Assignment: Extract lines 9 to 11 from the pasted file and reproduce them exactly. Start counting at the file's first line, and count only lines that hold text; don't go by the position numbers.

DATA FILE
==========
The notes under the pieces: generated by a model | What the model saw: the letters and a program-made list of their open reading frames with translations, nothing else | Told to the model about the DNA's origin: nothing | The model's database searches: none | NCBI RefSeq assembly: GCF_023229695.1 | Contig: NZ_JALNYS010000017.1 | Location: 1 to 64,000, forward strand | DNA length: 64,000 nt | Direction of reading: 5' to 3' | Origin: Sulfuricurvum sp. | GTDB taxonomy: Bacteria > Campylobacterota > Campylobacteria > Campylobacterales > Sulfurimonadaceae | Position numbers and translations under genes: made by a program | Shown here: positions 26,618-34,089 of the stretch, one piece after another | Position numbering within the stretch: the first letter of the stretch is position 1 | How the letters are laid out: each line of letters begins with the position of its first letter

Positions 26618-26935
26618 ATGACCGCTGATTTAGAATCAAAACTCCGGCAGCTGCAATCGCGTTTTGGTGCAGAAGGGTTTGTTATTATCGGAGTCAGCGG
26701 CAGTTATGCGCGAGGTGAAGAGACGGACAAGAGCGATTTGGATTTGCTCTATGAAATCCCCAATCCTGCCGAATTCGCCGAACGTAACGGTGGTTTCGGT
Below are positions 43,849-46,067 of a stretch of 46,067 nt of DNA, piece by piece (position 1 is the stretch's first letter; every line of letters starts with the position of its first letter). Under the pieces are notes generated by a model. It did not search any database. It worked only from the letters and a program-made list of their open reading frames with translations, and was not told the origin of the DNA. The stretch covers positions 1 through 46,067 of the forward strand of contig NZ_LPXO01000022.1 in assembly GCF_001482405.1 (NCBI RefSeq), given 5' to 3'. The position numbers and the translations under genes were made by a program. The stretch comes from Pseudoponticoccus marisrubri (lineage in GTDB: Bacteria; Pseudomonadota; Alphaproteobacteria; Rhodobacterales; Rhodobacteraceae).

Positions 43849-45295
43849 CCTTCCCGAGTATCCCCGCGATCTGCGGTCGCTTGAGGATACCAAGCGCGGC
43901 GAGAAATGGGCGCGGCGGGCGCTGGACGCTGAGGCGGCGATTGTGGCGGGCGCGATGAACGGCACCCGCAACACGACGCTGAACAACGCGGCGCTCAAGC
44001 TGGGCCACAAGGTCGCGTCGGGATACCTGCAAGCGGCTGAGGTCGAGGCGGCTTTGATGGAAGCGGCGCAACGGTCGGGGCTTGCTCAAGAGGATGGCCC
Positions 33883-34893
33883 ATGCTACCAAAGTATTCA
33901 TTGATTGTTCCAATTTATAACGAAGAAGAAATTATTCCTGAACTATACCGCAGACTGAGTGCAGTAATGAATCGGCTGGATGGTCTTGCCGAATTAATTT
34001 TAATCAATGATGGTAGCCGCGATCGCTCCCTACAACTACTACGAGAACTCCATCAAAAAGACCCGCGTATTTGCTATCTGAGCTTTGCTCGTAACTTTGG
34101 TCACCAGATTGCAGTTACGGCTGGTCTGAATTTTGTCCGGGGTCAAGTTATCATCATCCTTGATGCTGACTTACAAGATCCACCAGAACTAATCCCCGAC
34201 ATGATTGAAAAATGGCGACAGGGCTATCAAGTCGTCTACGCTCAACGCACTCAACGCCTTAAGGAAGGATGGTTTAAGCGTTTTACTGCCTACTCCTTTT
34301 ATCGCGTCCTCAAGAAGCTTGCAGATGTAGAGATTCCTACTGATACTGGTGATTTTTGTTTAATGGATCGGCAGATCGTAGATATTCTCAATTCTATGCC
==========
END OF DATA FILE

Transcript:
44001 TGGGCCACAAGGTCGCGTCGGGATACCTGCAAGCGGCTGAGGTCGAGGCGGCTTTGATGGAAGCGGCGCAACGGTCGGGGCTTGCTCAAGAGGATGGCCC
Positions 33883-34893
33883 ATGCTACCAAAGTATTCA